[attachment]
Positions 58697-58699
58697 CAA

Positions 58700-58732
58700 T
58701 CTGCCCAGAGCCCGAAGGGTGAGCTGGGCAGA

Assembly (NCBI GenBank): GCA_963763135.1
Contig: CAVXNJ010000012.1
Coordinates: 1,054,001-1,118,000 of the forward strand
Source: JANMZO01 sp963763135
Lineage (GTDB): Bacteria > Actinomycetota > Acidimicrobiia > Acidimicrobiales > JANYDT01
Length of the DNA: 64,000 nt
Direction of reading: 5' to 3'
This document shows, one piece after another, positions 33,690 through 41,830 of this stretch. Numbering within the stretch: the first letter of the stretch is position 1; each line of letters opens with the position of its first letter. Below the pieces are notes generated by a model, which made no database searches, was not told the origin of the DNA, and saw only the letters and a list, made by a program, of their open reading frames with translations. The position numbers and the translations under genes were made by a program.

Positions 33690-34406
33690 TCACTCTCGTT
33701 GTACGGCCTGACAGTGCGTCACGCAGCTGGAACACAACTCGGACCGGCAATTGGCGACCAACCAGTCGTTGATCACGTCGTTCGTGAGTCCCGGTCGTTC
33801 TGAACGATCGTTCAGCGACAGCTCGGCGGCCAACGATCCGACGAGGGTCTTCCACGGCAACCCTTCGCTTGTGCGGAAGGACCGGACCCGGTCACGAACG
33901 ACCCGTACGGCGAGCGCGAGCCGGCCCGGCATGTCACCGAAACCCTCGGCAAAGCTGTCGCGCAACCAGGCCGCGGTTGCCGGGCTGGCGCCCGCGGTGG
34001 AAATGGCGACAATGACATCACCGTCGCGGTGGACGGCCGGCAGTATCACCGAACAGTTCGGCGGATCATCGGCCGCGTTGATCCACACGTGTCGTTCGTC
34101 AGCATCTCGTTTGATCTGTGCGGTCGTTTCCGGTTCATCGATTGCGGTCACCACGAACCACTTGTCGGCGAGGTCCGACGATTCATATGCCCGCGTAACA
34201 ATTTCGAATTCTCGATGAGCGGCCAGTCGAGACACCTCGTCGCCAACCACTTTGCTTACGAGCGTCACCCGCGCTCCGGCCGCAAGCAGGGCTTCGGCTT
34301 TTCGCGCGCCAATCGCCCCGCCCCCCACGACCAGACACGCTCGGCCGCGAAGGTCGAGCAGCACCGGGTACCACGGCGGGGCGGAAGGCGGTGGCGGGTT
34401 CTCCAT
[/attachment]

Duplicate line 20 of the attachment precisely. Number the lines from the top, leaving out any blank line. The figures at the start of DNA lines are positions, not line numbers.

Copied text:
34101 AGCATCTCGTTTGATCTGTGCGGTCGTTTCCGGTTCATCGATTGCGGTCACCACGAACCACTTGTCGGCGAGGTCCGACGATTCATATGCCCGCGTAACA